Now, all roads lead to Bengaluru

COVID-19 patients from other districts of Karnataka are seeking admission in Bengaluru hospitals in considerably large numbers now. This is a reversal of the earlier trend when Bengaluru patients went to districts seeking beds, unable to find them here, as the caseload in the city was very high.

Now, while the number of cases reported in the city are declining, those in other districts are rising. In fact as per Tuesday’s health bulletin, only 27% of the total 22,758 cases were reported from Bengaluru Urban, while the remaining were from other districts.

R. Ravindra, Medical Director, Suguna Hospital, said that patients were coming to his hospital from Hassan, Chickballapur, and Kolar districts. “They are coming here because there are no beds available in their districts. Some are coming here because their relatives are here and they feel that they will get access to better medical care here,” he said.

Last month getting a bed in hospitals in Bengaluru was a difficult task. However, in the last fortnight, most hospitals do have vacant general beds.

While admission in private hospitals under the government quota require the BU number generated at the time of testing, private quota beds do not require it. Even if a hospital demands BU number for patients from other districts, in many instances, the patients undergo another rapid antigen test in the same hospital and provides a Bengaluru address of their relatives and get admitted in the hospital, said a source.


Prasanna H.M., president of the Private Hospitals and Nursing Homes’ Association (PHANA), said that over the past few days, the majority of their intensive care unit beds were occupied by patients from other districts. “We have been treating patients coming from Tumakuru and Hassan,” he said.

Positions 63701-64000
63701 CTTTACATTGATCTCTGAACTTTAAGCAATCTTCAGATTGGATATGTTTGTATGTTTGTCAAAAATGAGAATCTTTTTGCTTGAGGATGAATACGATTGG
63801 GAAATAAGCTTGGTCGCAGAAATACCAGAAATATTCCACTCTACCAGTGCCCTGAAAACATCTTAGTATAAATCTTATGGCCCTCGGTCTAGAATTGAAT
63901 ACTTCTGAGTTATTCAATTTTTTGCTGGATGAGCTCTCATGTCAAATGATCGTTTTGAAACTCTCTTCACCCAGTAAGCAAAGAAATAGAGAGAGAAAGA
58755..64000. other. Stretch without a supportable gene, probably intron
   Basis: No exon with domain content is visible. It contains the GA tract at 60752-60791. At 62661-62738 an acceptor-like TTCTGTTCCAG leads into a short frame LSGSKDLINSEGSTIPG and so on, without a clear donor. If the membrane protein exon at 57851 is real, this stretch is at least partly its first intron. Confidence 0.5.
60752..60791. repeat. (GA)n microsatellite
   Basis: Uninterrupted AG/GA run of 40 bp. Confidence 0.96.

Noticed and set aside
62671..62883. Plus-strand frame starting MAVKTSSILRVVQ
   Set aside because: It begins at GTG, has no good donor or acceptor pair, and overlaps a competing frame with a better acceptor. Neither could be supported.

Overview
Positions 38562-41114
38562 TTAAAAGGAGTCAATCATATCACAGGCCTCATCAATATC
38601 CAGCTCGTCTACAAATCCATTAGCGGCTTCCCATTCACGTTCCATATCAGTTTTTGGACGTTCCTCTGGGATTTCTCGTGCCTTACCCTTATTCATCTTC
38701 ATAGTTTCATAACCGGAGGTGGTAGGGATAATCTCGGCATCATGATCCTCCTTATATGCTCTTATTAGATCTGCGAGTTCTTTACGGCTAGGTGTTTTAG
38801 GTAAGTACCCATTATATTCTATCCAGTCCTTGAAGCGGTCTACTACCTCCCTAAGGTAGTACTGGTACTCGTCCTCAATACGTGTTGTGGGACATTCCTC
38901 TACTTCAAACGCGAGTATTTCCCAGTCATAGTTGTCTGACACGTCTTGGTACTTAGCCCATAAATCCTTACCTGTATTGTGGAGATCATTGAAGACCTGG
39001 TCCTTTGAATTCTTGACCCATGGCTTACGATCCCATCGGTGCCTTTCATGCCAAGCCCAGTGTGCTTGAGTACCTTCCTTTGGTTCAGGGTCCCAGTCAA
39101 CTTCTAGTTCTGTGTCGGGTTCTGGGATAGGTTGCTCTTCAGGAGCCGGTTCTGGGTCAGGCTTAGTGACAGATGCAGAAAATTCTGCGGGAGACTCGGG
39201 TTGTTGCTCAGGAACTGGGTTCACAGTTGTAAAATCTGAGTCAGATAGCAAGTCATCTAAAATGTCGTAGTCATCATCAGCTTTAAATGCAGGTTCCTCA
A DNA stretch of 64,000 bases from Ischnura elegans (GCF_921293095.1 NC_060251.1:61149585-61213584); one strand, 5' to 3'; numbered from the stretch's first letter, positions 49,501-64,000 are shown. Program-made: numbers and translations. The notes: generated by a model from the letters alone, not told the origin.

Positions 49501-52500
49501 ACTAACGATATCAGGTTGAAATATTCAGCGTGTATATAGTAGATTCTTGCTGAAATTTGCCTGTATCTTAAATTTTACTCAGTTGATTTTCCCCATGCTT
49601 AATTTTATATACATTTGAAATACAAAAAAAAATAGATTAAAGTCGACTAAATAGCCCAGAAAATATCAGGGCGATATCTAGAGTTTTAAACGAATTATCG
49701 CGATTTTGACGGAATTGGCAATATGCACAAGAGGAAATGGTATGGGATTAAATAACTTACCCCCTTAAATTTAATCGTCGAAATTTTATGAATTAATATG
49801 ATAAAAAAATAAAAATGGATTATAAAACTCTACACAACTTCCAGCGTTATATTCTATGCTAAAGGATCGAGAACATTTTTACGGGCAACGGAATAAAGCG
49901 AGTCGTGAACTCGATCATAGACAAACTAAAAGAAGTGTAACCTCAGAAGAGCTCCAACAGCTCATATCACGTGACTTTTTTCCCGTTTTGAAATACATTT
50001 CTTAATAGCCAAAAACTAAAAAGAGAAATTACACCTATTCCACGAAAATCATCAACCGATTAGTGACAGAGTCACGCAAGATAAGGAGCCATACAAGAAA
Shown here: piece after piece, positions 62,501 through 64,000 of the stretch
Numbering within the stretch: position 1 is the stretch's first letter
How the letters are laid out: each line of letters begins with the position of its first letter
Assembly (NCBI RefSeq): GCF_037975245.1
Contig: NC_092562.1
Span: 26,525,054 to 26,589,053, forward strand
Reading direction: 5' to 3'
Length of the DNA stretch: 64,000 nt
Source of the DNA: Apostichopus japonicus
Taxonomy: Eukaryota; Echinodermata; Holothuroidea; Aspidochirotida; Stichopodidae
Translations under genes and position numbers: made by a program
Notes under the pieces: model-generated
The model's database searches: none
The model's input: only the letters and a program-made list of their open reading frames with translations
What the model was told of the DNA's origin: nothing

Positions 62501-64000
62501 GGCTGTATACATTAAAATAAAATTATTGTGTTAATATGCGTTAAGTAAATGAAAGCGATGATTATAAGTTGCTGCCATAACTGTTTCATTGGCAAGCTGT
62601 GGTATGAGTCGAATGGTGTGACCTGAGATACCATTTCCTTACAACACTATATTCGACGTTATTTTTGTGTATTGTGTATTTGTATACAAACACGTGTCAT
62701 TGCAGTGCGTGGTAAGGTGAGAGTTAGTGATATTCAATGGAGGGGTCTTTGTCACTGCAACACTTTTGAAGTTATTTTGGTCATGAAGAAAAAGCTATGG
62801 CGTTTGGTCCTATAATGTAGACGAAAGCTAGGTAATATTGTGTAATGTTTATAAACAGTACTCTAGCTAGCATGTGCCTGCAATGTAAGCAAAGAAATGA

Patients and their families say that they are forced to come to Bengaluru as the quality of ICUs and specialised care is not up to the mark. Ranjanna S., a private company employee whose relative tested positive in Hassan, said that he insisted that his uncle be brought to Bengaluru as he knew a few specialists in the city and as an ICU bed was not available in hospitals he had enquired with.

“It was extremely difficult to arrange an ambulance and maintain the oxygen saturation level. But when it comes to saving a life, we are willing to ensure all hardship to ensure that he recovers. He is now undergoing treatment in a private hospital in the city,” said Mr. Rajanna.

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Sagar Biswas

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